The Church Garden 

The Medieval Sensory Garden outside the Galilee Chapel
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The Galilee Garden was planted shortly after the opening of the Galilee chapel in 2014, with a selection of aromatic plants which would have been familiar to our ancestors when Illtud first set foot on this site.

Following 2020's lockdown, the garden became overgrown, but hs been rescued in 2021 by Rebecca.

The initial weeding of the medieval garden revealed that the entire bed is infested with couch grass and other persistent weeds. In the spirit of old-school techniques, though, no spraying has been done. The plan is to keep digging out the grasses and keep putting in more vigorous native and old-fashioned flowering plants to compete with it and eventually defeat it. Fingers crossed.

Over the winter (2021-22), a Helleborus niger (Christmas rose) has gone in. We've also purchased a lot of seed which is being sown in trays over the next few weeks and will be potted on before planting out in the late spring. The hope is that the seeds will germinate well and that we will have plenty of surplus plants that we can sell for church funds during the summer.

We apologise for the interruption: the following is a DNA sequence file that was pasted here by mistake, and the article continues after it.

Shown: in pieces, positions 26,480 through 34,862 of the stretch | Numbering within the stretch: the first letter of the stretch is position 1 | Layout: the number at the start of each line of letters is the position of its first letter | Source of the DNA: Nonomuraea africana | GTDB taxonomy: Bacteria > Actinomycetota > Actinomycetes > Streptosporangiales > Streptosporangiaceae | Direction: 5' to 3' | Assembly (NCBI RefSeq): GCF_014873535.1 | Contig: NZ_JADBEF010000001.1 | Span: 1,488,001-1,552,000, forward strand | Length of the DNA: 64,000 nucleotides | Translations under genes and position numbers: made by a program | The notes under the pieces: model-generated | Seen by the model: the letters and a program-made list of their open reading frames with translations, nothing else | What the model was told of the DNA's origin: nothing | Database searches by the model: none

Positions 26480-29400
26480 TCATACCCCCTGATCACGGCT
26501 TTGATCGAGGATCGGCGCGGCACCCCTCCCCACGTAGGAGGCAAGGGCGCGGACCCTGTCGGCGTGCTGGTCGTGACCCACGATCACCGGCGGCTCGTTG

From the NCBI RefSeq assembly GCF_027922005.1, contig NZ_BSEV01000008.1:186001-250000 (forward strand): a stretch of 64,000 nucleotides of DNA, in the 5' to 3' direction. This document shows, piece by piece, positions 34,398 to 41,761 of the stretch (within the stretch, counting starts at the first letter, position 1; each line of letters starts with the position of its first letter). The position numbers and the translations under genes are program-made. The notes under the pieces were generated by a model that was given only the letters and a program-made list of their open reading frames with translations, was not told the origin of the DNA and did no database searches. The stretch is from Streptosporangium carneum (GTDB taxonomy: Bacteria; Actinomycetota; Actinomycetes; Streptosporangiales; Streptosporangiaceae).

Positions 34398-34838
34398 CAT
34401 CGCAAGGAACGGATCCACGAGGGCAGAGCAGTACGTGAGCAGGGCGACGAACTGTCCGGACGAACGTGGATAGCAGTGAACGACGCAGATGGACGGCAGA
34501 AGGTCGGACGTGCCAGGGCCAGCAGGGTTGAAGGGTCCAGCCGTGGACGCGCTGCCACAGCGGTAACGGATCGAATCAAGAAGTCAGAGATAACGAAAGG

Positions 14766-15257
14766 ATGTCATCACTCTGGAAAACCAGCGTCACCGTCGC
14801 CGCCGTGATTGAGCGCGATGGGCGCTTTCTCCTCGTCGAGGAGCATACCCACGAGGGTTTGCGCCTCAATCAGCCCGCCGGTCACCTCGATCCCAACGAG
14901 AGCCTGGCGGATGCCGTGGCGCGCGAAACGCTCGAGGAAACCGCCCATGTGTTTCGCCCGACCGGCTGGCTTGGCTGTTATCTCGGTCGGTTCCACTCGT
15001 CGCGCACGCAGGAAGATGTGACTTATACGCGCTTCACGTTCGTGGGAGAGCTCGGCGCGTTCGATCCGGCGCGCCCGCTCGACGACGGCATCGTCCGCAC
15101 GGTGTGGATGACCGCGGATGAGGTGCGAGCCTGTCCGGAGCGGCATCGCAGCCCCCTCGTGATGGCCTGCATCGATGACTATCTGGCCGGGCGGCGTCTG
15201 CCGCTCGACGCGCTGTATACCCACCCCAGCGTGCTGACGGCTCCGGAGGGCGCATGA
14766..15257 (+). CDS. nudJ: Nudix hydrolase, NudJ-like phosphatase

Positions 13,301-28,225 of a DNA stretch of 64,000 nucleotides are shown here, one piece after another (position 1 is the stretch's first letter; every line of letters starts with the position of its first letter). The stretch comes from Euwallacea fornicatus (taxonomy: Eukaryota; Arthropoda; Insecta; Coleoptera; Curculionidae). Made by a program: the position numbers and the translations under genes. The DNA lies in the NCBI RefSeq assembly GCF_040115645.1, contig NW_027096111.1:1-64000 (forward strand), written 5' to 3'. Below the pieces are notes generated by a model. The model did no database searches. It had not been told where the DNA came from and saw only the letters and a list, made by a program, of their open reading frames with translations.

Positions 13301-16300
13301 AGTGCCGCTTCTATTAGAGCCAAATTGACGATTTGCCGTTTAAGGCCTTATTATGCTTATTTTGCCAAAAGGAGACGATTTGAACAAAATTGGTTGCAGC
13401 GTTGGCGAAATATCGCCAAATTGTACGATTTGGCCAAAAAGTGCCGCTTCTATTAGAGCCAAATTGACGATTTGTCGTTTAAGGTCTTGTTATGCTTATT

The seeds chosen are all known to have been grown medicinally in physic gardens in medieval times and will hopefully thrive in the free-draining and quite sunny conditions. They are: Verbena officianalis (Vervain); Tanacetum parthenium (Feverfew); Salvia sclarea (Clary sage); Ruta graveolens (Rue); Hyssopus officianalis (Hyssop); Hypericum perforatum (St John's-wort); Filipendula ulmaria (Meadowsweet); Dianthus deltoides (Maiden pink); Chamaemelum nobile (Chamomile); Anethum graveolens (Dill). 

So, along with the existing thyme, marjoram, lemon balm, mint, rose, bay, irises, sage, borage, poppies, marigolds and mallow, with luck we will have a decent spread of flowers and scent in a few months' time.